Researchers have uncovered a major reason why proteins that are the hallmark of Parkinson’s disease are toxic to neurons in the brain. The discovery could be key to finding a way to slow or halt the disease.
“It’s really exciting that we have found a mechanism we can target to create new treatments for this devastating disease.”
“It’s really exciting that we have found a mechanism we can target to create new treatments for this devastating disease,” says lead investigator J. Timothy Greenamyre, a neurology professor at the University of Pittsburgh School of Medicine.
Degenerating neurons contain large clumps of a protein called alpha-synuclein. People whose cells make too much alpha-synuclein or make a mutated form of the protein are at high risk of developing Parkinson’s because of the protein’s toxicity, Greenamyre and colleagues found.
They also demonstrated that the accumulation of alpha-synuclein is toxic because it disrupts the normal functioning of mitochondria—the tiny powerhouses responsible for generating a cell’s energy.
This results in the production of less energy and more damaging cellular waste, ultimately leading to neurodegeneration.
The researchers confirmed their findings in brain tissue from people with Parkinson’s. The results are detailed in a paper published in Science Translational Medicine.
“The effects of alpha-synuclein on mitochondria are like making a perfectly good coal-fueled power plant extremely inefficient, so it not only fails to make enough electricity, but also creates too much toxic pollution,” says Greenamyre.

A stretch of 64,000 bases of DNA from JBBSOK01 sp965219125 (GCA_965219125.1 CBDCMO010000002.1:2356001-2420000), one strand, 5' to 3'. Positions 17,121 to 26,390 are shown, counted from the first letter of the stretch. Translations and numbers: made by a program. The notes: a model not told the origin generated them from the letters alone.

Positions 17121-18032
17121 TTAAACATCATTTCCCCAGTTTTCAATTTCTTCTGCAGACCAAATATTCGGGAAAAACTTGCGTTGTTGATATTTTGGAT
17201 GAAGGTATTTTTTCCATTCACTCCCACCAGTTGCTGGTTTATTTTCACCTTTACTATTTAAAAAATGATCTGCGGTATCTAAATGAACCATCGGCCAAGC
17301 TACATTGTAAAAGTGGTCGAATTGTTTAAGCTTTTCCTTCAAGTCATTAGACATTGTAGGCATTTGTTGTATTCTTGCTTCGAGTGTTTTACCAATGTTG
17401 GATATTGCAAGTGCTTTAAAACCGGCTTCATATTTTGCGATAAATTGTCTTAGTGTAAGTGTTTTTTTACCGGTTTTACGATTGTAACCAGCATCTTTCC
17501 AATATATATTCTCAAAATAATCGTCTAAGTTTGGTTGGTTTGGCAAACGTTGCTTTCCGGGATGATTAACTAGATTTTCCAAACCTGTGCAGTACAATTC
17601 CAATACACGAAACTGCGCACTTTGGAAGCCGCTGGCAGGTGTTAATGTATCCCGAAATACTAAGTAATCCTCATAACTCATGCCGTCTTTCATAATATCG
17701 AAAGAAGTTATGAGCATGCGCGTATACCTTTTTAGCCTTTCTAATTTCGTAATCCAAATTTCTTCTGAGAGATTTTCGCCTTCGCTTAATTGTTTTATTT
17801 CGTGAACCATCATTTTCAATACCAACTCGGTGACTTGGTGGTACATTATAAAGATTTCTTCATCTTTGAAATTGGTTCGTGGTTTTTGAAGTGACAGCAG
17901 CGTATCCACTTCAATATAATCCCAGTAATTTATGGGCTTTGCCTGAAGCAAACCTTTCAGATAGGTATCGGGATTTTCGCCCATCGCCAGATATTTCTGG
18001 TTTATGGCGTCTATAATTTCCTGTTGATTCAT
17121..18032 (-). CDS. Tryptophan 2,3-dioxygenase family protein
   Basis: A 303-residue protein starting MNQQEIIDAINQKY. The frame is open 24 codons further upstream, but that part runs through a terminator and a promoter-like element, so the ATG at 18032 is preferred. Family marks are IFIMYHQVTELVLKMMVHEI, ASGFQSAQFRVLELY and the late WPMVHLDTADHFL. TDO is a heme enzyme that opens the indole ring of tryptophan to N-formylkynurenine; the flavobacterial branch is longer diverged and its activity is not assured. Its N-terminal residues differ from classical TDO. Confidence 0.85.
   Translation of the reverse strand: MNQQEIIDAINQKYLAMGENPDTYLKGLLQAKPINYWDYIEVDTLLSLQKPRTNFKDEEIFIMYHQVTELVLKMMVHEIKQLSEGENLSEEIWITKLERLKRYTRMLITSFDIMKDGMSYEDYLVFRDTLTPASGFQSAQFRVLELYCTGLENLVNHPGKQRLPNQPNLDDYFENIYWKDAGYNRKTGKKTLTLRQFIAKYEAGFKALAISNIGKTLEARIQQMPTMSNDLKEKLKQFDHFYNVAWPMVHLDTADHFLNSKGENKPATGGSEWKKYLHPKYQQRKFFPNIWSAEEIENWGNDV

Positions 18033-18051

Using cell cultures, the research team also found two ways to prevent the toxicity caused by alpha-synuclein: gene therapy that forced the neurons to make more of a mitochondrial protein called TOM20 protected them from the alpha-synuclein; and a protein that was able to prevent alpha-synuclein from sticking to TOM20 prevented alpha-synuclein’s harmful effects on mitochondria.
While more research is needed to determine whether these approaches could help people with Parkinson’s, Greenamyre is optimistic that one or both may ultimately make it into human clinical trials.
The DSF Charitable Foundation, the Ri.MED Foundation, the Consolidated Anti-Aging Foundation, the National Institutes of Health, the US Department of Veterans’ Affairs, the Blechman Foundation, the American Parkinson Disease Association, and the Government of India’s Department of Biotechnology supported the research.
Source: University of Pittsburgh